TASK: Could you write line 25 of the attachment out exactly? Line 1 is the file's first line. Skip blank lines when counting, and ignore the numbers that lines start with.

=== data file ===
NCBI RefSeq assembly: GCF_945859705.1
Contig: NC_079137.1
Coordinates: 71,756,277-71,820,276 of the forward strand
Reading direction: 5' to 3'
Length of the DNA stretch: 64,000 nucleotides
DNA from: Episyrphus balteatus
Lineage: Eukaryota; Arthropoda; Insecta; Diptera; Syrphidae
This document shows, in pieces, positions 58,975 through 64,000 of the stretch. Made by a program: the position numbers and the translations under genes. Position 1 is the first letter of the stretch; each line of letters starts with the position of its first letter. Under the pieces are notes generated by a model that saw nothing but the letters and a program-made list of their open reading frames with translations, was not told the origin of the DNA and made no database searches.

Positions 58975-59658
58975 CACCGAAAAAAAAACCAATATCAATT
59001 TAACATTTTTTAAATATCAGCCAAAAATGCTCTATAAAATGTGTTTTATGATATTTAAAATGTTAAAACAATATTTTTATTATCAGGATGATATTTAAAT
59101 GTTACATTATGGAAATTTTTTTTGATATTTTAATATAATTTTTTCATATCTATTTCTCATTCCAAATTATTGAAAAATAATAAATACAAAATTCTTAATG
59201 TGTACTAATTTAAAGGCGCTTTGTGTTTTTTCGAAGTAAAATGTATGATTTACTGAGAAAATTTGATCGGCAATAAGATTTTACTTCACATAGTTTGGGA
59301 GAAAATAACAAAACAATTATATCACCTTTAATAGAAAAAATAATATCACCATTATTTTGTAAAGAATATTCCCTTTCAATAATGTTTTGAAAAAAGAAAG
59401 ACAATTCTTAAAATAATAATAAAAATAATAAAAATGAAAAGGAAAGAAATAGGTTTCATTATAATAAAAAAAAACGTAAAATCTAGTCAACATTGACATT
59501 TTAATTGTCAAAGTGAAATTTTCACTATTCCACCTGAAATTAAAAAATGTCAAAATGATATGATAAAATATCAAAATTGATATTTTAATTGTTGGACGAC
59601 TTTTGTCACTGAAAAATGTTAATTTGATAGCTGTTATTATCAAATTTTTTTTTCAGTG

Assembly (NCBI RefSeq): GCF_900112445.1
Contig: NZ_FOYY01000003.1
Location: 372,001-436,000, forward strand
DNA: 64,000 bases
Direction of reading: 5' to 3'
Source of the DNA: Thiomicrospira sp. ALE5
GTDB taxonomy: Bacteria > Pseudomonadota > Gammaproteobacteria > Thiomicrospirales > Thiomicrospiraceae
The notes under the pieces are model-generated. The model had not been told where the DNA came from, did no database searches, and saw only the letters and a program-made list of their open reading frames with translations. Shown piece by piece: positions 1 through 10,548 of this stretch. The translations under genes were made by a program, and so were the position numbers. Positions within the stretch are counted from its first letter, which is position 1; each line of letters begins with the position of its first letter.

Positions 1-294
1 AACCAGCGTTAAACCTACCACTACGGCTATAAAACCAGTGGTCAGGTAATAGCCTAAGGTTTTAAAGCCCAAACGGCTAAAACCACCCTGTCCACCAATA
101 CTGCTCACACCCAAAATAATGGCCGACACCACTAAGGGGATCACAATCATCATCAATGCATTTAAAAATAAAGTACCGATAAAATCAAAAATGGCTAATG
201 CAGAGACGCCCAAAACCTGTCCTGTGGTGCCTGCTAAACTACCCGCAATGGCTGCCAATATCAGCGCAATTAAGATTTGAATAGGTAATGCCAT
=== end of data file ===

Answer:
The notes under the pieces are model-generated. The model had not been told where the DNA came from, did no database searches, and saw only the letters and a program-made list of their open reading frames with translations. Shown piece by piece: positions 1 through 10,548 of this stretch. The translations under genes were made by a program, and so were the position numbers. Positions within the stretch are counted from its first letter, which is position 1; each line of letters begins with the position of its first letter.